Actors union close to booting chief negotiator


Board members of Hollywood’s biggest union moved closer Monday night to ousting the guild’s chief negotiator in a revolt against his handling of contract talks with the studios and impatience over bargaining strategy in the face of a worsening economy.

A coalition of Screen Actors Guild board members introduced a resolution calling for Doug Allen, the guild’s executive director and chief negotiator, to be fired. The move was the latest sign of turmoil in a union that has a history of internal strife and warring among its members.

The dissidents, largely so-called moderate board members, contend that the former NFL Players Assn. official has mishandled negotiations and deepened divisions inside the 120,000-member union that have weakened SAG’s clout at the bargaining table.


In their resolution, moderates also called for disbanding the union’s negotiating committee and replacing it with a group that would seek to restart contract talks with the studios. Actors have been working without a contract for six months.

But even though the moderates hold a slight majority on the board, they were unable to put the measure to a vote because of a series of what critics described as parliamentary maneuvers orchestrated by Allen’s backers. Board members aligned with the leadership spoke for several hours discussing arcane rules of procedure and chastised dissidents for being disloyal to their union. SAG President Alan Rosenberg blasted some of the union’s critics, according to people familiar with the meeting.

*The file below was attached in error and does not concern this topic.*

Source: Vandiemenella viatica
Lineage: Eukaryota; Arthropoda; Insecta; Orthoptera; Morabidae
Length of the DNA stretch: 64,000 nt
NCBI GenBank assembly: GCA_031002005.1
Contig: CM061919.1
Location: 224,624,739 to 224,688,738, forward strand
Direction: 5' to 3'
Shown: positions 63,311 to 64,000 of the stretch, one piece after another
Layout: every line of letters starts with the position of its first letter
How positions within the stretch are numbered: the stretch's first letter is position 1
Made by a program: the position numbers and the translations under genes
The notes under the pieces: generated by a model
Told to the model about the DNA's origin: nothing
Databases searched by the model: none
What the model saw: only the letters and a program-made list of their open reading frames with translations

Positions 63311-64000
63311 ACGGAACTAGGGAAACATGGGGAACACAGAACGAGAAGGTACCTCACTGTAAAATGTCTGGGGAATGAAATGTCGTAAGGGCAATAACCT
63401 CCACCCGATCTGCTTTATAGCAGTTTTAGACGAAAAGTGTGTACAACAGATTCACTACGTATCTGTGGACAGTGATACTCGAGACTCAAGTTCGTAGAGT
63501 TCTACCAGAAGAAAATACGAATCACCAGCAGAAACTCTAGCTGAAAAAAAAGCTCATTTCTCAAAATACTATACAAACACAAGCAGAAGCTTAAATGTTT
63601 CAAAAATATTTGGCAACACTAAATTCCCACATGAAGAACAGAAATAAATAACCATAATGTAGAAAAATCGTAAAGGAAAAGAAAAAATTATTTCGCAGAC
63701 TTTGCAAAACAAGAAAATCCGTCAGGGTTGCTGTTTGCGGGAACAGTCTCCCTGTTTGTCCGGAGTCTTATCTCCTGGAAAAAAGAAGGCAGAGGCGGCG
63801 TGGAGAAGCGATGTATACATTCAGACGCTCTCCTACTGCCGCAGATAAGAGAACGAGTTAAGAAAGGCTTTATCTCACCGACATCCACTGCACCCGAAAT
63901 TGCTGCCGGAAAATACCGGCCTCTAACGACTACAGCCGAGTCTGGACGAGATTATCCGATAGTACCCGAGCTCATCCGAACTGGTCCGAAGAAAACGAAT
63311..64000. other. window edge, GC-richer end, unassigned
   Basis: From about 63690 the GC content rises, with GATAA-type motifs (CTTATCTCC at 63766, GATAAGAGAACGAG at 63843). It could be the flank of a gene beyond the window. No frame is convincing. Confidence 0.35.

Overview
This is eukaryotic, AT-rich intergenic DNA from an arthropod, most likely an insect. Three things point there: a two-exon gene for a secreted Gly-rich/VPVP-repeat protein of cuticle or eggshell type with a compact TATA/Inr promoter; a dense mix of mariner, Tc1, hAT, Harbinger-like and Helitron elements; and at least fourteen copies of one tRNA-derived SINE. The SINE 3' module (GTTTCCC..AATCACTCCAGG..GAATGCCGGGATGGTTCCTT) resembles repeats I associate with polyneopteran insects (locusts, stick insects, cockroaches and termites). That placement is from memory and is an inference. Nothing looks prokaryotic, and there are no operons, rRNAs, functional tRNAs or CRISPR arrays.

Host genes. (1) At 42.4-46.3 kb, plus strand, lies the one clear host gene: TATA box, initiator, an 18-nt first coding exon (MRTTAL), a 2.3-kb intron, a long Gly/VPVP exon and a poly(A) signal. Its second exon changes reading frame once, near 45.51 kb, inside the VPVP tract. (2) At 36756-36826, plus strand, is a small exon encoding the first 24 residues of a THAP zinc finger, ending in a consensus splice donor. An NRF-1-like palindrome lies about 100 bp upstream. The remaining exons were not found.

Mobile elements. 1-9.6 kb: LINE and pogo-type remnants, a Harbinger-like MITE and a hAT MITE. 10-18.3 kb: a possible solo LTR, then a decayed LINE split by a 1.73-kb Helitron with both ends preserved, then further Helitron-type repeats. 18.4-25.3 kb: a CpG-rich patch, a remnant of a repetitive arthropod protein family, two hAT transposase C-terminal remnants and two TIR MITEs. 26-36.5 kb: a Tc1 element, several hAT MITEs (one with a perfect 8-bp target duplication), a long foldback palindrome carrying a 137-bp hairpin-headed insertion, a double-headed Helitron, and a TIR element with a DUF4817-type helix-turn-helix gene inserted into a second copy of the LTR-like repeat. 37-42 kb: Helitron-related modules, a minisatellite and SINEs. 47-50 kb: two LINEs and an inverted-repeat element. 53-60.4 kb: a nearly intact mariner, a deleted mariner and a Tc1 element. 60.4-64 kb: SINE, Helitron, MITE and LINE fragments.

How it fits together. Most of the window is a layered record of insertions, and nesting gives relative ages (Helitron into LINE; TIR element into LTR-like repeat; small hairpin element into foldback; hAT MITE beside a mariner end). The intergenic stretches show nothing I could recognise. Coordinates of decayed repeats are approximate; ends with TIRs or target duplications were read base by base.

Critics said the apparent filibuster was aimed at “running out the clock” to block a vote before the meeting ends this afternoon in the hopes of keeping Allen in his job and allowing the union to proceed with its strike referendum.

The open display of boardroom dissent, however, would make it even more difficult for SAG to get the strike authorization passed. For that to happen, the proposal requires approval from 75% of the members who vote, a tall order in the current economic climate.

Allen and Rosenberg were not available for comment.

Allen, who has a year remaining on his $500,000-a-year contract, is not expected to leave without a fight. Among the possible candidates to replace him is John McGuire, a veteran labor negotiator and currently senior advisor to the guild.

Allen and Rosenberg have argued that they need a strike authorization vote from members to give them leverage in negotiations with the studios. The guild is sharply at odds with the producers over how actors should be compensated in the digital era.


The union was originally set to mail out strike authorization ballots Jan. 2, but the vote was delayed after heavy protest from New York board members, who complained that the strike referendum was ill-timed because of the deep recession. They received key support from more than 130 high-profile actors including George Clooney and Tom Hanks. Other well-known actors, however, among them Martin Sheen, Mel Gibson and Edward Asner, have strongly backed the referendum.